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D-Adrenal Physiology and Hypofunctioning States. Goals of Discussion. Review Adrenal Physiology Identify the clinical features of Adrenal Insufficiency Etiologies of Adrenal Insufficiency Understand testing of adrenal function Treatment of Adrenal Insufficiency. Adrenal Development.

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goals of discussion
Goals of Discussion
  • Review Adrenal Physiology
  • Identify the clinical features of Adrenal Insufficiency
  • Etiologies of Adrenal Insufficiency
  • Understand testing of adrenal function
  • Treatment of Adrenal Insufficiency
adrenal development
Adrenal Development
  • Derived
    • Neuroectodermal cells (medulla)
    • Mesenchymal cells (cortex)
  • Fetal adrenal is present by 2 months gestation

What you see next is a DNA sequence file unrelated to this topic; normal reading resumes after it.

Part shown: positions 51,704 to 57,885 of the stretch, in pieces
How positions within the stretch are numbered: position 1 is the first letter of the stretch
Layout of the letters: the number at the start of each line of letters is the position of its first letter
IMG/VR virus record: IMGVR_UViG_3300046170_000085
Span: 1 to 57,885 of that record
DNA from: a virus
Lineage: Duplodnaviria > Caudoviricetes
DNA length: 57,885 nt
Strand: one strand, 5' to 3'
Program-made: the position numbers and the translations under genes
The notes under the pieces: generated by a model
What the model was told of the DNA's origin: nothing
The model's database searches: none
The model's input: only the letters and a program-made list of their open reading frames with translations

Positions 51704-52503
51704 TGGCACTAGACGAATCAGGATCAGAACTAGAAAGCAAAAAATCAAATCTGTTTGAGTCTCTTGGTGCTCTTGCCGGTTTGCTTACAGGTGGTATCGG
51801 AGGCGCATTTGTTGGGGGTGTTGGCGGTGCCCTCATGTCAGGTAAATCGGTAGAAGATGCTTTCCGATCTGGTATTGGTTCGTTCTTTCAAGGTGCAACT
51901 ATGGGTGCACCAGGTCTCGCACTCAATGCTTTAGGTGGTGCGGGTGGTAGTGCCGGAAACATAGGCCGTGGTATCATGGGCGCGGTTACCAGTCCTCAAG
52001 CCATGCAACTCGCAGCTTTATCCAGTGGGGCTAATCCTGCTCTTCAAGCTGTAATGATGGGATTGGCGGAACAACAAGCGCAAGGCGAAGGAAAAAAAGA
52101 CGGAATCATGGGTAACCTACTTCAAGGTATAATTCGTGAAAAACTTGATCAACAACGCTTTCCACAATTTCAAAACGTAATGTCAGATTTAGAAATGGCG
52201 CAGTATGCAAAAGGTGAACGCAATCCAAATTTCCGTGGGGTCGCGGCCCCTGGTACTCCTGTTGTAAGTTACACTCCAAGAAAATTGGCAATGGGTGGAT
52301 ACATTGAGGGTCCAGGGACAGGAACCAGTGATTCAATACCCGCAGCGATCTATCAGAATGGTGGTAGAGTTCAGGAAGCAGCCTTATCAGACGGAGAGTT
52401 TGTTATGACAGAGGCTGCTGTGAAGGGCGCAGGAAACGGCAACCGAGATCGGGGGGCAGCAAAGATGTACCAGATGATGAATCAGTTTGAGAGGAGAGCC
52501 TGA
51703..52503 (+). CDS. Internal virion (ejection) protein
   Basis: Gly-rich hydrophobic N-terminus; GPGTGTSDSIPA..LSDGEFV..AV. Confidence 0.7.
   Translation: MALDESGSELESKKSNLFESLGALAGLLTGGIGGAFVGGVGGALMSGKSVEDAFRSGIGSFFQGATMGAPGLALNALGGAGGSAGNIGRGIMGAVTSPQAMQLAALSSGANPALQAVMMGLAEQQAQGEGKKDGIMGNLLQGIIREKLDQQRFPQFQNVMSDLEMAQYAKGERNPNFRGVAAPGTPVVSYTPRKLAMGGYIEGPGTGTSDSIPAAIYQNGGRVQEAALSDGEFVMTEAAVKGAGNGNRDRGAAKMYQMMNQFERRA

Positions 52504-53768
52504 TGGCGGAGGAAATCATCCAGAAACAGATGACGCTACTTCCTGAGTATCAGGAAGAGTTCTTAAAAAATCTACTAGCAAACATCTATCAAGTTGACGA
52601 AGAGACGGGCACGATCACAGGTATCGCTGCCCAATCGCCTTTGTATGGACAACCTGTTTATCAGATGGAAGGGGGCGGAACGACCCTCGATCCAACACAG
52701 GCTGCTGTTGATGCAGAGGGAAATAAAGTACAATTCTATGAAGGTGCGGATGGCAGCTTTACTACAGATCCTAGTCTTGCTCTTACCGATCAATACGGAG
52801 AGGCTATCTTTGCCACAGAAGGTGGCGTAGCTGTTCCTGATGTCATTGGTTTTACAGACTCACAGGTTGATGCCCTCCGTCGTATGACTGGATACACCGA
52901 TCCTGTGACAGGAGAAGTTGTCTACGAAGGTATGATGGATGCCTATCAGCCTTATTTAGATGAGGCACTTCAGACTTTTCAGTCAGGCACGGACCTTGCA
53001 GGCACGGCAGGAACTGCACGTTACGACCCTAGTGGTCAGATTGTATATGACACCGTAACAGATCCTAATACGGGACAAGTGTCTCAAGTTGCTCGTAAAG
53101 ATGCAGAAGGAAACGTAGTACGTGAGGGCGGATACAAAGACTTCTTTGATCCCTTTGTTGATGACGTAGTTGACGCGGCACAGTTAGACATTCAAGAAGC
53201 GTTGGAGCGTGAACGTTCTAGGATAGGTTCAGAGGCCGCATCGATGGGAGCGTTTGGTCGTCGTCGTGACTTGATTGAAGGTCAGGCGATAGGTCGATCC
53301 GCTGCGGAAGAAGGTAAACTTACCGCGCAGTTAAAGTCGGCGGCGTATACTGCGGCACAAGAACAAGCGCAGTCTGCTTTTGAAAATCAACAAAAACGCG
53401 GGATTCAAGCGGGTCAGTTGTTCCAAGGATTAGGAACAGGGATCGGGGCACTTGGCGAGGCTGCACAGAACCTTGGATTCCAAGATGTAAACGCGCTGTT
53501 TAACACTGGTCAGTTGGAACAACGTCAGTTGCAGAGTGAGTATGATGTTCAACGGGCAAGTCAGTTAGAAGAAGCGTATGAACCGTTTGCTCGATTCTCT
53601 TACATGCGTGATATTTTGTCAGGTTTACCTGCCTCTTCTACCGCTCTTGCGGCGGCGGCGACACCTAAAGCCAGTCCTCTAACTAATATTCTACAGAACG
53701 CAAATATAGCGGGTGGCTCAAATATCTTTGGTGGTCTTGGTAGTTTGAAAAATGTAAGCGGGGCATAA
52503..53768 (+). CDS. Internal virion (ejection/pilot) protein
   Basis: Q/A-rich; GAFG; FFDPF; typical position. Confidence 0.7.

• Mostly cortex
    • Glomerulosa and fasiculata are present at birth
    • Reticularis develops during first year of life
adrenal anatomy
Adrenal Anatomy
  • Adult adrenal
    • 2-3cm wide
    • 1cm thick
    • 4-6 grams
  • Located
    • Upper pole of kidneys
  • Vascular supply
    • 12 small arteries from aorta
adrenal physiology
Adrenal Physiology
  • Glomerulosa
    • 15% of cortex
    • Aldosterone
      • Renin-Angiotensin
  • Fasciulata
    • 75% of cortex
    • Cortisol
    • DHEA
      • ACTH
  • Reticularis
    • Androgens and estrogens
      • ACTH
  • Medulla
    • Catecholamines
congenital adrenal hyperplasia
Congenital Adrenal Hyperplasia
  • Deficiency of CYP 17
    • 17α- hydroxylase and 17-20 lyase deficiency
    • Rare cause
    • Diagnosed due to delayed pubertal development
    • 46xx
      • Hypertensive
      • +/- Hypokalemic
      • Primary amenorrhea
      • Absent secondary sex characteristics
congenital adrenal hyperplasia1
Congenital Adrenal Hyperplasia
  • Most adrenal biosynthetic defects result in
    • Virilized female
    • Normally virilized male
    • Deficiencies
      • Mineralocorticoid
      • Glucocorticoid
    • 21-OH deficiency
    • 11-OH deficiency
congenital adrenal hyperplasia2
Congenital Adrenal Hyperplasia
  • Cortisol sufficient
    • Tolerates general anesthesia and surgery
  • Treatment